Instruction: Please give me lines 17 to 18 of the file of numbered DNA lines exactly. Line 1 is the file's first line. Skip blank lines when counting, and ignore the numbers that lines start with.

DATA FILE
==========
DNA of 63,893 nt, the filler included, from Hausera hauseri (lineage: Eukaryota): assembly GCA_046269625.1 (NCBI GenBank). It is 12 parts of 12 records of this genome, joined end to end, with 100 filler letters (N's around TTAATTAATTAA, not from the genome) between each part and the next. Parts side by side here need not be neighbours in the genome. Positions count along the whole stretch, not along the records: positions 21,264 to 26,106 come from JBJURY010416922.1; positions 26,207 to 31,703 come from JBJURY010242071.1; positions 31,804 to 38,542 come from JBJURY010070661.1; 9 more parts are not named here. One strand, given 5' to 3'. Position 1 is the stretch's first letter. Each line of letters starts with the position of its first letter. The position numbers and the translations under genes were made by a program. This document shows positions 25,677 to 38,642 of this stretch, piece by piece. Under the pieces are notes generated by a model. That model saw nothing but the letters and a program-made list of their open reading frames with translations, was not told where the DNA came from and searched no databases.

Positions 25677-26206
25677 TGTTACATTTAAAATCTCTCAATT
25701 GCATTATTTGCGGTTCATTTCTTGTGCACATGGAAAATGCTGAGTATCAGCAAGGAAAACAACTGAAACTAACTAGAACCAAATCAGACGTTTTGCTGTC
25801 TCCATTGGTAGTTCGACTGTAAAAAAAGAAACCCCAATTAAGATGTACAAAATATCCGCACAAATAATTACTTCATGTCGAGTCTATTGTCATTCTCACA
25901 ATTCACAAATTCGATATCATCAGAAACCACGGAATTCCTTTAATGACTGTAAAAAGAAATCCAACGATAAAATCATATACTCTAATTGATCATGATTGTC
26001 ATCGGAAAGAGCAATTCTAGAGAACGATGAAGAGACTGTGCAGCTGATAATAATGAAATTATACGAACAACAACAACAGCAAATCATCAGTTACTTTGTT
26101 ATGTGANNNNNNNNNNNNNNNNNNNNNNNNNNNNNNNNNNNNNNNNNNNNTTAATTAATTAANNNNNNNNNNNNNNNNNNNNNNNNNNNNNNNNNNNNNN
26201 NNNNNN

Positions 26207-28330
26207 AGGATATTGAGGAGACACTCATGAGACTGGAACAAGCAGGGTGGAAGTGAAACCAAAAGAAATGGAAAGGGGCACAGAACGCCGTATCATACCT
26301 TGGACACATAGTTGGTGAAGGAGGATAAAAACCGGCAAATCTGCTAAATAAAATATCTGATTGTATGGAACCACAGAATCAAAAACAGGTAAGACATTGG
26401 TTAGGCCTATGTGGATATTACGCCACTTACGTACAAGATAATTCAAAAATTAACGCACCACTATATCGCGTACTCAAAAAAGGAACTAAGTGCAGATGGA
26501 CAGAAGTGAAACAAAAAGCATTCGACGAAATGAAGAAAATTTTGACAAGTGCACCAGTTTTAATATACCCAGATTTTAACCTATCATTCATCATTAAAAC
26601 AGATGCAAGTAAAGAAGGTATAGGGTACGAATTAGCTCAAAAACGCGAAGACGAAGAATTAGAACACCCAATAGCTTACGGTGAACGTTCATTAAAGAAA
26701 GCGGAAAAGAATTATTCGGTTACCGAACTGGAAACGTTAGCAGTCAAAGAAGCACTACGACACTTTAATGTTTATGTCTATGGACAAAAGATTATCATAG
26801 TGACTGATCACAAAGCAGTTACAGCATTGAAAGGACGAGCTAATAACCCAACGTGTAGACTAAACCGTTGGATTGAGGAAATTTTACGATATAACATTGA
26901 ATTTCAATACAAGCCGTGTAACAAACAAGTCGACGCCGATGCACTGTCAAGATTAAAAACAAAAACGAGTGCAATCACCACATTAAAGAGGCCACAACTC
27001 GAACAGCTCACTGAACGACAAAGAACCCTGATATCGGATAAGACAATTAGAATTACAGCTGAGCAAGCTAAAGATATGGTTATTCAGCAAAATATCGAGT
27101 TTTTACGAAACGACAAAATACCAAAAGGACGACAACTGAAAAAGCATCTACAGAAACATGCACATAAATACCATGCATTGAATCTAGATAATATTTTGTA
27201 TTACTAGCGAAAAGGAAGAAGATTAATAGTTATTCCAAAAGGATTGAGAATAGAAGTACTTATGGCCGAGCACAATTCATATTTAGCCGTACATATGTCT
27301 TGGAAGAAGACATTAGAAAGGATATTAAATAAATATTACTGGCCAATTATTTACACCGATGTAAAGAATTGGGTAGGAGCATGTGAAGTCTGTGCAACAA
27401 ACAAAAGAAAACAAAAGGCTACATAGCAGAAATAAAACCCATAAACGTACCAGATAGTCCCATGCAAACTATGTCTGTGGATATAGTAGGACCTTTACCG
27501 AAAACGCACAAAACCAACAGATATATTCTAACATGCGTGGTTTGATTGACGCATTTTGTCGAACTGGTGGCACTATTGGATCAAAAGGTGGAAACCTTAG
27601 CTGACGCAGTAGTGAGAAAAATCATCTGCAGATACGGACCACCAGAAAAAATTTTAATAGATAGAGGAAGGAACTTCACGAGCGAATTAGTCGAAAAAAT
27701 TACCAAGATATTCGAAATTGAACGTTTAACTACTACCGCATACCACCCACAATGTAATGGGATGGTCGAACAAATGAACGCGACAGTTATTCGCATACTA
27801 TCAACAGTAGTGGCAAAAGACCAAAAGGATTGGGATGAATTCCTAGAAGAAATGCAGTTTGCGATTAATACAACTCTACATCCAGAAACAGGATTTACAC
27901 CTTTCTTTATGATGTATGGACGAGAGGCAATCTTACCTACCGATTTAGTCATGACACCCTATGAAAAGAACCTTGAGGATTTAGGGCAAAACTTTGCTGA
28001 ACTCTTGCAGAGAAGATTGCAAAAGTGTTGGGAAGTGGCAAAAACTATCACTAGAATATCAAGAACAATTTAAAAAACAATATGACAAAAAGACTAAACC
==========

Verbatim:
26801 TGACTGATCACAAAGCAGTTACAGCATTGAAAGGACGAGCTAATAACCCAACGTGTAGACTAAACCGTTGGATTGAGGAAATTTTACGATATAACATTGA
26901 ATTTCAATACAAGCCGTGTAACAAACAAGTCGACGCCGATGCACTGTCAAGATTAAAAACAAAAACGAGTGCAATCACCACATTAAAGAGGCCACAACTC